Importantly, midway through this time period, the Alzheimer’s field at large realized that anti-Aβ antibodies need to be given at much higher doses than initially thought if they are to be effective, and that their ARIA side effect was more manageable than initially thought. As trialists did for the Aβ antibodies aducanumab and crenezumab, and for the A4 trial of solanezumab, DIAN-TU decided to ramp up. Starting in August 2016, they escalated the gantenerumab dose fivefold and, starting in September 2017, escalated solanezumab fourfold. This, however, came late in the trial, and symptomatic participants had already declined significantly.

Seven Years. Over its long course, the first trial in dominantly inherited AD switched from a biomarker to a cognitive outcome trial, and escalated doses of both study drugs. [Courtesy of DIAN-TU.]

The execution of the DIAN-TU-001 trial worked, despite widespread doubt early on whether a long, global intervention study could be done in this rare disease at all. Of 236 participants screened—from both within and outside of the pre-existing DIAN observation cohort—193 were randomized to double-blind treatment. Included in this number were 49 noncarriers randomized to placebo; they served as “cover” so no one would have to find out their mutation status. This generated treatment groups of 52 mutation carriers each for gantenerumab and solanezumab, and a pooled placebo group of 40 carriers.

Of those groups, 39, 36, and 30, respectively, completed the trial. This comes out to 7 percent dropout per year. Half of those left because their dementia had advanced beyond the point where they could deal with the infusions and assessments. “The overall dropout rate was amazingly low,” wrote Scheltens. Much shorter Alzheimer’s trials typically lose a third of their patients before the end. Remarkably, during the arduous regimen of monthly infusions plus periodic brain scans, cognitive tests, and fluid donation required, the participants’ compliance rate was 99 percent.

Alas, success on the trial’s main question was not to come. The randomization worked—i.e., the groups started out balanced across age, ApoE genotype, cognitive and clinical baseline, and other factors measured at baseline—but neither gantenerumab nor solanezumab met the primary, i.e., the DIAN-TU multivariate, endpoint. The difficulty was compounded by the realization, during analysis, that the trial data did not meet some of the assumptions previously made in the disease-progression model. Put simply, the data did not fit the model and, as a result, permitted no conclusions to be drawn about the effect of the high dose.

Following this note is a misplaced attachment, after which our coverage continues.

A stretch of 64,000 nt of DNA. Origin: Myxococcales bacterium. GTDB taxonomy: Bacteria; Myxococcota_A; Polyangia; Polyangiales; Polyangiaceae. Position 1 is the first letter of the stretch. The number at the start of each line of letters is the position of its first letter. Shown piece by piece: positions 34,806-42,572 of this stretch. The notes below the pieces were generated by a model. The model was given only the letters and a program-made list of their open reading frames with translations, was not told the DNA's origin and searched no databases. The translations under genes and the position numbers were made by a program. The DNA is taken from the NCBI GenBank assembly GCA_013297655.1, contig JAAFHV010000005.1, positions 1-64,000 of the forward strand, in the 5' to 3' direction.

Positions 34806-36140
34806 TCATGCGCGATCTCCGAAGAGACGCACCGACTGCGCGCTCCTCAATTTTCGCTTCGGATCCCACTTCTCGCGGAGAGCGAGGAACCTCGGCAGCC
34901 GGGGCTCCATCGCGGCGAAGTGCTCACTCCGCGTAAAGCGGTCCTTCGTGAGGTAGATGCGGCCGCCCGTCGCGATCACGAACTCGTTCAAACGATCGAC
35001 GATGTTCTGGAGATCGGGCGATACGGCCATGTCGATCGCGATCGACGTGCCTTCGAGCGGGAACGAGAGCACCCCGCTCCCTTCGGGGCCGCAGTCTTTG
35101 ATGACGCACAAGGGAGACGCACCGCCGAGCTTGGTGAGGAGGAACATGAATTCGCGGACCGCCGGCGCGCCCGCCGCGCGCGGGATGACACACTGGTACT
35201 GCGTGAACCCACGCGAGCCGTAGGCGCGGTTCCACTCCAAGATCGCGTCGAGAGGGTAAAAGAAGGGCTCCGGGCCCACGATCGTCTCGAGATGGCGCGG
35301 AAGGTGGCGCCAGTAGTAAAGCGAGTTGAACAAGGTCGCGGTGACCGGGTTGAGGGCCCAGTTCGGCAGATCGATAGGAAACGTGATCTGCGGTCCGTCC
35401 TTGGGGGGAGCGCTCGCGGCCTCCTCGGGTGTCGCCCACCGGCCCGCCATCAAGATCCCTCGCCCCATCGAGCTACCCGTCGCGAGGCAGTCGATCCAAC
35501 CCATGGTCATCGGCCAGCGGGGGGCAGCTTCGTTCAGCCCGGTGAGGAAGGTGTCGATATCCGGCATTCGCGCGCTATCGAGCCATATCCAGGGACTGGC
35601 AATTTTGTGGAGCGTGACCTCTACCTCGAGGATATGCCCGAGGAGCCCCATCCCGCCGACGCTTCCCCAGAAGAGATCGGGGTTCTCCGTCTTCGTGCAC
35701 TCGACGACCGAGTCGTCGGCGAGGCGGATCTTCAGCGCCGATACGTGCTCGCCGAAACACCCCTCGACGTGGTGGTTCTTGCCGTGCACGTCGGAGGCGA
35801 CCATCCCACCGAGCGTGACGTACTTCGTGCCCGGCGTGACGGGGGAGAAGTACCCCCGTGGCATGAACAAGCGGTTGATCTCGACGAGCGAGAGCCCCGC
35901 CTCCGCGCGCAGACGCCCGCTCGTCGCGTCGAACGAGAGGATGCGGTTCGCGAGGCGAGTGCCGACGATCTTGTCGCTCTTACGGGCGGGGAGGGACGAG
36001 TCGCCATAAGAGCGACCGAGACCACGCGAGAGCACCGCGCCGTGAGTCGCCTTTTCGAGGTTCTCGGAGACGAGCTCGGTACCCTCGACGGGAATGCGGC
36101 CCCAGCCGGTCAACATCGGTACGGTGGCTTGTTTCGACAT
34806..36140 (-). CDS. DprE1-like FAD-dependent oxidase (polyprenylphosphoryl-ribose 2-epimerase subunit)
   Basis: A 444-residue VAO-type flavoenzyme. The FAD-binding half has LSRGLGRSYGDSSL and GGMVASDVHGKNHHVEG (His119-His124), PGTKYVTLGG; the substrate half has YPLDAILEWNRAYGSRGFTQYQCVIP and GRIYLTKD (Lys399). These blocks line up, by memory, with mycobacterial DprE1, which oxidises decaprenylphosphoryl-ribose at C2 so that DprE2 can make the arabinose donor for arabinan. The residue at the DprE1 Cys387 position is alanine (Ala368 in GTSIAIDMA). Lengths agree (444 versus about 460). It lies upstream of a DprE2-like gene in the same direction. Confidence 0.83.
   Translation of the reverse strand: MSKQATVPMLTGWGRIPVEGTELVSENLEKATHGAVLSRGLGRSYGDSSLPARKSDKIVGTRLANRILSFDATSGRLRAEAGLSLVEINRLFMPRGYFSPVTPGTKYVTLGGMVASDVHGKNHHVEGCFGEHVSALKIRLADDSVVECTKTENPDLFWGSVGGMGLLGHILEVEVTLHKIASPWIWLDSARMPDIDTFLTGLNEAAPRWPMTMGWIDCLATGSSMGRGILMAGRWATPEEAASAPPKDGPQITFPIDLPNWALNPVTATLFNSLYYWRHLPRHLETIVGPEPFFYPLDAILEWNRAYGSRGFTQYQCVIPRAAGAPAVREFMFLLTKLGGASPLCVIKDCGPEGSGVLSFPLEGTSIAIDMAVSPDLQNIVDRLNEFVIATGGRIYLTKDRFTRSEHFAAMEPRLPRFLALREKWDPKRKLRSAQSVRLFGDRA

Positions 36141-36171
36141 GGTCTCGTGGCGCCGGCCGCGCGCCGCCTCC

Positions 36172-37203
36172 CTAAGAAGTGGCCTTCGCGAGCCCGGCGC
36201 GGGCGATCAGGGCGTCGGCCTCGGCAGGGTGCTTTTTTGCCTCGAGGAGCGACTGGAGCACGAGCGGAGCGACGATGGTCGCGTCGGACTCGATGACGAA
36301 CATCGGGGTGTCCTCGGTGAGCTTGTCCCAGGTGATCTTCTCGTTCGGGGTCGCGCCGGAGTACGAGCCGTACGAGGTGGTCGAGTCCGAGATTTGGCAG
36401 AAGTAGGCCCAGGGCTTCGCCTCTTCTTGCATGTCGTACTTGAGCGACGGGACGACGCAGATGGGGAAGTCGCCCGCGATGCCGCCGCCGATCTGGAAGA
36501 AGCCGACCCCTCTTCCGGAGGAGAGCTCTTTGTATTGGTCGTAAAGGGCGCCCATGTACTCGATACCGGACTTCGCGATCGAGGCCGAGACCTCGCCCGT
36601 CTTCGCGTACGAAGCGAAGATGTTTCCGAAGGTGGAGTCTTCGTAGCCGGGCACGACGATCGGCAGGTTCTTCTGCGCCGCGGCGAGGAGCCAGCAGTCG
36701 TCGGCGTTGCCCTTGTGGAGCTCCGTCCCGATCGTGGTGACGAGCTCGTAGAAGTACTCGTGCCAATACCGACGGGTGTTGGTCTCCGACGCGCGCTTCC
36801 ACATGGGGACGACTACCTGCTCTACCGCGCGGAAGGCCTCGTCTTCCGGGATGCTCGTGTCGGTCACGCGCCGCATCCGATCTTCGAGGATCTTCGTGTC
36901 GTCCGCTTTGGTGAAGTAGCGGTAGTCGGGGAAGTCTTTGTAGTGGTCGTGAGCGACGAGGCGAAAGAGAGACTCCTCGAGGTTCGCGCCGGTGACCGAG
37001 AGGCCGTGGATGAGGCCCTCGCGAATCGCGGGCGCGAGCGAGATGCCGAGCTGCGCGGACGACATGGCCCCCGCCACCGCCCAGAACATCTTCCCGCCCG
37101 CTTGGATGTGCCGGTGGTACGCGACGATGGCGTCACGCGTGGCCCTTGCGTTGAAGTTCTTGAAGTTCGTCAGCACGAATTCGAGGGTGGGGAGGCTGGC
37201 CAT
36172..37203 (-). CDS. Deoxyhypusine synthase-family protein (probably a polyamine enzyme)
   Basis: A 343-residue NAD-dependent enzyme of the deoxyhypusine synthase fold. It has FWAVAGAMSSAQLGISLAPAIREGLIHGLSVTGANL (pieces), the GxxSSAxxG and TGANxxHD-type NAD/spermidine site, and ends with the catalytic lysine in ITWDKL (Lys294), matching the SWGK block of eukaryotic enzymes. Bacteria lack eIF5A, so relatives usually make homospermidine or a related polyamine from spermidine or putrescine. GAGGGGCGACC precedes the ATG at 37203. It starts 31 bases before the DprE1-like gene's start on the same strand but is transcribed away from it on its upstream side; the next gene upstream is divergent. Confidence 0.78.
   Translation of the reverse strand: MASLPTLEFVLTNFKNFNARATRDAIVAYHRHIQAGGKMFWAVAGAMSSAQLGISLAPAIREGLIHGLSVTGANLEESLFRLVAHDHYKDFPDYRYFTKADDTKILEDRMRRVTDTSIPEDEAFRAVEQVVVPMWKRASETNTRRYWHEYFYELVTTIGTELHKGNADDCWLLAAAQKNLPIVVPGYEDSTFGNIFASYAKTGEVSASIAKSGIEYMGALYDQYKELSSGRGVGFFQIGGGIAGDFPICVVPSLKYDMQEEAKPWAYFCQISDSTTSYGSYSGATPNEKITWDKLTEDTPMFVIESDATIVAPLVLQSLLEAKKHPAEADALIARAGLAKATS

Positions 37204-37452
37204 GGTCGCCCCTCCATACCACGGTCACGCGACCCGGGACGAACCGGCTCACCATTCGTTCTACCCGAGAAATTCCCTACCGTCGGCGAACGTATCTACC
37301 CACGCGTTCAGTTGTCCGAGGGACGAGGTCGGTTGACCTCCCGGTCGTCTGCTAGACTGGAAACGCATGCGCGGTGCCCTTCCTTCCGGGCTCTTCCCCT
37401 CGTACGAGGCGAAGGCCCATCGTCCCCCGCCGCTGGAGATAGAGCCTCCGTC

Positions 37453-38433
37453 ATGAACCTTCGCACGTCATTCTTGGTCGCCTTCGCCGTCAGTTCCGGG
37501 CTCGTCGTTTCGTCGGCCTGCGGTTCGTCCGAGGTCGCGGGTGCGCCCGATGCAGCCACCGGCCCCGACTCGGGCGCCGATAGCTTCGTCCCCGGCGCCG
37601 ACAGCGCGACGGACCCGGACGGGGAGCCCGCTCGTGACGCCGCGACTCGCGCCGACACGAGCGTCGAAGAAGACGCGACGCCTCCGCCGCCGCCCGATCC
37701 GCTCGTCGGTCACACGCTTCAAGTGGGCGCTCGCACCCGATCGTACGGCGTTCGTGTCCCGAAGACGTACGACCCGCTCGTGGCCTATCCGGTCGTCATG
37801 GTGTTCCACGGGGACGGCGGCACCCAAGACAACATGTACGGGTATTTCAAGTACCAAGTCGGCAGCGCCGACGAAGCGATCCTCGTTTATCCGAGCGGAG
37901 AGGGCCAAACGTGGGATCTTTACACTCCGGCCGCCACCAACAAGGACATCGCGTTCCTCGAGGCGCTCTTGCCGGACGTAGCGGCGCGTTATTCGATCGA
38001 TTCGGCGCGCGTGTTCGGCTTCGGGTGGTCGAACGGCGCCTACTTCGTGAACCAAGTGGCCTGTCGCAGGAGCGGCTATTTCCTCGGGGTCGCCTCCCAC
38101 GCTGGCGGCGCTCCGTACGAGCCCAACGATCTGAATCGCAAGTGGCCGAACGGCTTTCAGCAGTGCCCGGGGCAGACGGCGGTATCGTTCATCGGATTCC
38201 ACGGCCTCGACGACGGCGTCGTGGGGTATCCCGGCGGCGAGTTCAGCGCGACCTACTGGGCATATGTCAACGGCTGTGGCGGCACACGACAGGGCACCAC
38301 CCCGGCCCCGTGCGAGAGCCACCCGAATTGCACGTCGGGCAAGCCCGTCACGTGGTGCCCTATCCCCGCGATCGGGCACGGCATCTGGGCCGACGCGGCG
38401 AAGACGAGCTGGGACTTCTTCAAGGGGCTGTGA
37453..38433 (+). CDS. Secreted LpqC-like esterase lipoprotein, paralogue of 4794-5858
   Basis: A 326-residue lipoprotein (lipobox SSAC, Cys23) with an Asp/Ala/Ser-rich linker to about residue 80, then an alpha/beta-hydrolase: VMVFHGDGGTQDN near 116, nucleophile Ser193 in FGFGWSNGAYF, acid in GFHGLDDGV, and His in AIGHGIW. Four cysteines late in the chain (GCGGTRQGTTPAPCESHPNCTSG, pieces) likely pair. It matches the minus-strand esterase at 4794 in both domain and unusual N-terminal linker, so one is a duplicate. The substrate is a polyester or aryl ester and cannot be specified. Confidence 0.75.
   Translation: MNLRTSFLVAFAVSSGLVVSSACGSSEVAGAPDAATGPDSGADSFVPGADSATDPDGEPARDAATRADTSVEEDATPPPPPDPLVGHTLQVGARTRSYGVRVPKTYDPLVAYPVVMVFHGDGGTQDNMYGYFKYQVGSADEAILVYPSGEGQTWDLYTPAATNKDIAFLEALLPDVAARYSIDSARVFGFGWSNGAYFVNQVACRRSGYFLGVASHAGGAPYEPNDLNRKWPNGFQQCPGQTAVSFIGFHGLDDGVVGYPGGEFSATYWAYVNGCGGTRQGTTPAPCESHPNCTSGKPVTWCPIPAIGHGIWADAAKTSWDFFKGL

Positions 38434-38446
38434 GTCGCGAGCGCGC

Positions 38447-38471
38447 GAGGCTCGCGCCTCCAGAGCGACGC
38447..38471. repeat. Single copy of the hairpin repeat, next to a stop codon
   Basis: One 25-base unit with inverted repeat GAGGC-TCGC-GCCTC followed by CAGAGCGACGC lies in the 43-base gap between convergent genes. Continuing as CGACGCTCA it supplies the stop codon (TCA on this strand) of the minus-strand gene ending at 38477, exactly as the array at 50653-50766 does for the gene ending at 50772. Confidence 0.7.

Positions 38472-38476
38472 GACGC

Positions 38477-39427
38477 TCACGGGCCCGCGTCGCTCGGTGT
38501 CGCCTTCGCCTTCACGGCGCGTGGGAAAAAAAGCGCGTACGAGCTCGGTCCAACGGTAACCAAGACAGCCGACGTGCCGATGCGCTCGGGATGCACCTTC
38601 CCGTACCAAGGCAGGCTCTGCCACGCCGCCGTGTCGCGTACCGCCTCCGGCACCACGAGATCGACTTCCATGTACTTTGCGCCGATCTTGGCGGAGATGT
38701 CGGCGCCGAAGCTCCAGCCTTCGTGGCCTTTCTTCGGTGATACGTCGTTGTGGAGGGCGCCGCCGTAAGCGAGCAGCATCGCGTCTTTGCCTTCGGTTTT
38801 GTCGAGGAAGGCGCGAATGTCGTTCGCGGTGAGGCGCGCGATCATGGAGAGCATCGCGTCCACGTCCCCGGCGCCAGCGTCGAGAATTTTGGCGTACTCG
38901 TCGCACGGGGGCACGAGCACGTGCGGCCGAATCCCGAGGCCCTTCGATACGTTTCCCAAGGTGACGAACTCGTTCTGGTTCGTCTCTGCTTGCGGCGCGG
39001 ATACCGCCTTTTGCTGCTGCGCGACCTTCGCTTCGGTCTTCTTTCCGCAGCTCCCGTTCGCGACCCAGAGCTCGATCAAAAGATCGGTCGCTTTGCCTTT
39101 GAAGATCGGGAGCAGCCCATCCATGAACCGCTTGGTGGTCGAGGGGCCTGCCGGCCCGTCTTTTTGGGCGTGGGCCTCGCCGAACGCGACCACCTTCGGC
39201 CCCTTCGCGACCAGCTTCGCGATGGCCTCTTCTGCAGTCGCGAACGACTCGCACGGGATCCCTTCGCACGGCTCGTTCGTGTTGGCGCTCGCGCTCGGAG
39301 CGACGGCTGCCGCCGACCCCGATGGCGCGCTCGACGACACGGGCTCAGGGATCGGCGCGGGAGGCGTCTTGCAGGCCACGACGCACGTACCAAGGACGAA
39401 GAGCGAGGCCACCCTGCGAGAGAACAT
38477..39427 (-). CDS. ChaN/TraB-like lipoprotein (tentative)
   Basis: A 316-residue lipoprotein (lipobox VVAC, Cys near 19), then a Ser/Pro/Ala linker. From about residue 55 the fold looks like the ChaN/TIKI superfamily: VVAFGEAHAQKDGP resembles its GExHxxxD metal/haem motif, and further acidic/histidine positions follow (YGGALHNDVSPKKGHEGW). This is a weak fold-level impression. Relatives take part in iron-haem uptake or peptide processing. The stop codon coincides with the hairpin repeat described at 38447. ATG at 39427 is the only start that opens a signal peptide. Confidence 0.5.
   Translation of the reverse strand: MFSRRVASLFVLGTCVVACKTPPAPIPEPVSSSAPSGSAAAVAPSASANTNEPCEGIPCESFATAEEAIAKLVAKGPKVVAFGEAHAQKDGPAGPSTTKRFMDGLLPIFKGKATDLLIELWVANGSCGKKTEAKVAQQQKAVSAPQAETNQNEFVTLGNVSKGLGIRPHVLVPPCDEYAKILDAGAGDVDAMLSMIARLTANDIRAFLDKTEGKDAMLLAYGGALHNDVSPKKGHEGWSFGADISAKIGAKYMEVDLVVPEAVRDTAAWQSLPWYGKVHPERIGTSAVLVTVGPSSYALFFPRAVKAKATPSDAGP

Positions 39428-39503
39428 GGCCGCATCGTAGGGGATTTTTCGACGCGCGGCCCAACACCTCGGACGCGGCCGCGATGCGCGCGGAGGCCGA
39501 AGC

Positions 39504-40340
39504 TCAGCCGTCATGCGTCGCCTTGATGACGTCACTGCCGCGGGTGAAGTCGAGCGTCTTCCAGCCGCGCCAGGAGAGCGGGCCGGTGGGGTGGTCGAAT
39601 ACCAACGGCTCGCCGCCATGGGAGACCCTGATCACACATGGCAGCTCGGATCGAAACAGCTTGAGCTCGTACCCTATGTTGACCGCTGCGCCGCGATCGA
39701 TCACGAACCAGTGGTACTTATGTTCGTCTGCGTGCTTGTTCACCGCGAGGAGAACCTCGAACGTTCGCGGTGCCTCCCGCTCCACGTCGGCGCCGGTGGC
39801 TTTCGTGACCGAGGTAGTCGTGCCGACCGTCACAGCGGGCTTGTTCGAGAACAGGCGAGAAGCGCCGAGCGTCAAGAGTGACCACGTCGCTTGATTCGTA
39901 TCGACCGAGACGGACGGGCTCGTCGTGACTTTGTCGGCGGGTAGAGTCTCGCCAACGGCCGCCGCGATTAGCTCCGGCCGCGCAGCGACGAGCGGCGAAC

On the primary endpoint, neither treatment group did significantly better than placebo by year four, the last time point at which cognitive and biomarkers were both assessed. (At year five, cognitive but not biomarker data were assessed, and the groups were smaller due to the dropouts.) Overall, both placebo and drug arms declined.

Plotting each of the endpoint’s four component tests individually revealed that one test—logical memory—went against the three others. Participants improved on it year-on-year, showing an unexpected practice effect that was not apparent in the DIAN observational cohort data. The trial participants might have been learning because they took this test every six months, more frequently than it had been administered during the DIAN observation study, Bateman said. On two clinical measures shown, the CDR-SB and functional assessment scale (FAS), combined groups declined in nearly overlapping curves. DIAN-TU scientists are still analyzing additional outcome measures.